Most Americans reuse passwords, with millennials the worst culprits

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A new survey of over 1,000 US adults reveals that 81 percent of people surveyed admit to using the same password for more than one account.

Among millennials where 92 percent say they use the same password across multiple accounts. More worrying still, more than a third (36 percent) report that they use the same password for 25 percent or more of their online accounts.

Yet despite these poor habits, the study for access control company SecureAuth, conducted by Wakefield Research shows Americans are much more likely to be concerned about their online personal information being stolen (69 percent) than their wallet being stolen (31 percent). Of those who have suffered an account breach 91 percent have had some form of consequence. These include 42 percent having spam messages sent from an account, 38 percent locked out of their accounts, 28 percent having money stolen through a withdrawal or unauthorized purchase, 19 percent having personal information, such as a social security number or date of birth stolen, and 19 percent having sensitive personal files, such as photos or tax records made public.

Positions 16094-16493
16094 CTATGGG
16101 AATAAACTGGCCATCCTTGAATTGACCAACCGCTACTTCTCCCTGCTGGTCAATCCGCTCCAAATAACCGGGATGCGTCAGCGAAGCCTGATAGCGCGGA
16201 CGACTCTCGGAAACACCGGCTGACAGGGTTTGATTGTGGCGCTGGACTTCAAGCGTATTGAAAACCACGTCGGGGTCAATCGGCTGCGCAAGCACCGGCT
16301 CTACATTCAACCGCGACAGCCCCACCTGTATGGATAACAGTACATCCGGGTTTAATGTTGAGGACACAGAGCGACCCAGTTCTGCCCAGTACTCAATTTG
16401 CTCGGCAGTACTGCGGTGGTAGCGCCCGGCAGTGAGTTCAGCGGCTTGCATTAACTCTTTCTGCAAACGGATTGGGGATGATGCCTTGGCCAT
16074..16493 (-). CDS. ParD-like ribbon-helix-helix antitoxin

"It comes as no surprise that there is a direct result of users' poor password habits and users experiencing the consequences of a breach," says Jeff Kukowski, CEO of SecureAuth. "We know attackers are having great success with breaches involving the misuse of stolen or weak credentials. These survey results solidify what experts in identity security know to be true: Organizations need to strengthen their security posture but also provide a seamless customer experience. It is important the security solutions employed strike the right balance. Since many consumers are not taking security into their own hands, it's important for organizations to protect customer data, giving customers confidence that their data is being taken care of while still providing an ease of use to their service."

The survey results also reveals that 75 percent of Americans believe a portion of their personal online accounts are protected by 2FA. This includes, banking/financial (52 percent), email (39 percent), and social media (27 percent). 86 percent of respondents say they would use 2FA it was available.

You can find out more about the findings on the SecureAuth blog.

Image Credit: iqoncept / depositphotos.com

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